Water use efficiency (WUE) can be calculated using a range of methods differing in carbon uptake and water use variable selection. Consequently, inconsistencies arise between WUE calculations due to complex physical and physiological interactions. The purpose of this study was to quantify and compare WUE estimates (harvest or flux-based) for alfalfa (C3 plant) and maize (C4 plant) and determine effects of input variables, plant physiology and farming practices on estimates. Four WUE calculations were investigated: two “harvest-based” methods, using above ground carbon content and either precipitation or evapotranspiration (ET), and two “flux-based” methods, using gross primary productivity (GPP) and either ET or transpiration. WUE estimates differed based on method used at both half-hourly and seasonal scales. Input variables used in calculations affected WUE estimates, and plant physiology led to different responses in carbon assimilation and water use variables. WUE estimates were also impacted by different plant physiological responses and processing methods, even when the same carbon assimilation and water use variables were considered. This study highlights a need to develop a metric of measuring cropland carbon-water coupling that accounts for all water use components, plant carbon responses, and biomass production.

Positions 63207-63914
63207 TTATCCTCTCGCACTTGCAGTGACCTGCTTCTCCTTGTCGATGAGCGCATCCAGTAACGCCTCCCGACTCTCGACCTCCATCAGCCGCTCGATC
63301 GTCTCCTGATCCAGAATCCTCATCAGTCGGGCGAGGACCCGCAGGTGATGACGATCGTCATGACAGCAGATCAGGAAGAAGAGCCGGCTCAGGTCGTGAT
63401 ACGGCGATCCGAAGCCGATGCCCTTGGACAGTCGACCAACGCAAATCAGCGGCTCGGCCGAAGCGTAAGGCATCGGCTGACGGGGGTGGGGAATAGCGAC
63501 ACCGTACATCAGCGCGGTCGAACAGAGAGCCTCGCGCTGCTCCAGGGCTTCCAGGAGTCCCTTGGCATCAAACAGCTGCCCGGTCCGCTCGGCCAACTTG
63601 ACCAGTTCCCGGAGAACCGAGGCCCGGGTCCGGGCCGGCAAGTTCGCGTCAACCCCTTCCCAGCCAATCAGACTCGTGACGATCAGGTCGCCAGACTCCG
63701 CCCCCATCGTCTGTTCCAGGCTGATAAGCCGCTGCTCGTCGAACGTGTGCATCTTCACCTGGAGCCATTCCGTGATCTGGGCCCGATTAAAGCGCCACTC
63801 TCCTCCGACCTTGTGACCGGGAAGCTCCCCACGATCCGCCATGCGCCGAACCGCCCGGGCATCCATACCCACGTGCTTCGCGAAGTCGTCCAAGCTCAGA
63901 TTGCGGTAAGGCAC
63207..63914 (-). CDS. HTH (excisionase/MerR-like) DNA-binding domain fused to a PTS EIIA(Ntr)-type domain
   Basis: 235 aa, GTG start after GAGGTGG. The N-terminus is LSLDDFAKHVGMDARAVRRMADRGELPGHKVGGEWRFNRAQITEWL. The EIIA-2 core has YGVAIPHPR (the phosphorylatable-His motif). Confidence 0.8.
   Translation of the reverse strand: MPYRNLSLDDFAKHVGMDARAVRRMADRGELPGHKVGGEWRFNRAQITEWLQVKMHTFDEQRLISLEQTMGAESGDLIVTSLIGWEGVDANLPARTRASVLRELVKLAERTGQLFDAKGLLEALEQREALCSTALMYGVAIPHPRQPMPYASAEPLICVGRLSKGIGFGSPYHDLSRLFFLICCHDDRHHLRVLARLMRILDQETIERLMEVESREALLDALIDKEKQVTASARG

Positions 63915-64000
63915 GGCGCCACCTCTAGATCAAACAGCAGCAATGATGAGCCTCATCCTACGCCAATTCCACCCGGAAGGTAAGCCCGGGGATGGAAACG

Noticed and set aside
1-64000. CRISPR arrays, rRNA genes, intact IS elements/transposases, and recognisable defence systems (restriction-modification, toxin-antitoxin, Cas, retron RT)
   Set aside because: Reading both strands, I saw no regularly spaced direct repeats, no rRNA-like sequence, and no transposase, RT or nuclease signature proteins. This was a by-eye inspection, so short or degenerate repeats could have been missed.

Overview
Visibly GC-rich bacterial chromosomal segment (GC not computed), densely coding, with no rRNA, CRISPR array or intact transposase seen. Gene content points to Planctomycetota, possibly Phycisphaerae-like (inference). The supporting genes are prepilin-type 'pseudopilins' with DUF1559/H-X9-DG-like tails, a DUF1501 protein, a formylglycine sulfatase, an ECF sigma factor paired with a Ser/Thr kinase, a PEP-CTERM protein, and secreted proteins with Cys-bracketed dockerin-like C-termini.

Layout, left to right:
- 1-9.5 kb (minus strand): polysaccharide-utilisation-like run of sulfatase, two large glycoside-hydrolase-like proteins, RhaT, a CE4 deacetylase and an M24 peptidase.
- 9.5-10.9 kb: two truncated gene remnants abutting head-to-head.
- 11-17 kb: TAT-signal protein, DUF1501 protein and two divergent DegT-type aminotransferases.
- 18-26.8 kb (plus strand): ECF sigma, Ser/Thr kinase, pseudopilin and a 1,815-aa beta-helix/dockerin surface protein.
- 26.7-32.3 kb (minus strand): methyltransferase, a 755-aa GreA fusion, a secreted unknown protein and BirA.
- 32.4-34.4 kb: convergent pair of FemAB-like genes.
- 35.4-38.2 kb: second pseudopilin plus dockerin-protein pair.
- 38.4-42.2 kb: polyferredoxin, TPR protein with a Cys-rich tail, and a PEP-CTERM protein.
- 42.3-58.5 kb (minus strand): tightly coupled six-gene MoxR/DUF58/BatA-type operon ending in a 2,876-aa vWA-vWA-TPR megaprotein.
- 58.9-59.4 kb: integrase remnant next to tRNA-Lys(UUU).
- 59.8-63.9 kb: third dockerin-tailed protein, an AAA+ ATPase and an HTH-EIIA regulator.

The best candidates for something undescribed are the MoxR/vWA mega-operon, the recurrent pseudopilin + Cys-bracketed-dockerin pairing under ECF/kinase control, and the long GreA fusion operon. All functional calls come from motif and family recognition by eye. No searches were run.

Surface energy budgets are important to the ecohydrology of complex terrain, where land surfaces cycle in and out of shadows creating distinct microclimates. Shading in such environments can help regulate downstream flow over the course of a growing season, but our knowledge on how shadows impact the energy budget and consequently ecohydrology in montane ecosystems is very limited. We investigated the influence of horizon shade on the surface energy fluxes of a subalpine headwater wetland in the Canadian Rocky Mountains during the growing season. During the study, surface insolation decreased by 60% (32% due to evolving horizon shade and 28% from seasonality). The influence of shade on the energy budget varied between two distinct periods: (1) Stable Shade, when horizon shade was constant and reduced sunlight by 2 h per day; and (2) Dynamic Shade, when shade increased and reduced sunlight by 0.18 h more each day, equivalent to a 13% reduction in incoming shortwave radiation and 16% in net radiation. Latent heat flux, the dominant energy flux at our site, varied temporally because of changes in incoming radiation, atmospheric demand, soil moisture and shade. Horizon shade controlled soil moisture at our site by prolonging snowmelt and reducing evapotranspiration in the late growing season, resulting in increased water storage capacity compared to other mountain wetlands. With the mounting risk of climate-change-driven severe spring flooding and late season droughts downstream of mountain headwaters, shaded subalpine wetlands provide important ecohydrological and mitigation services that are worthy of further study and mapping. This will help us better understand and protect mountain and prairie water resources.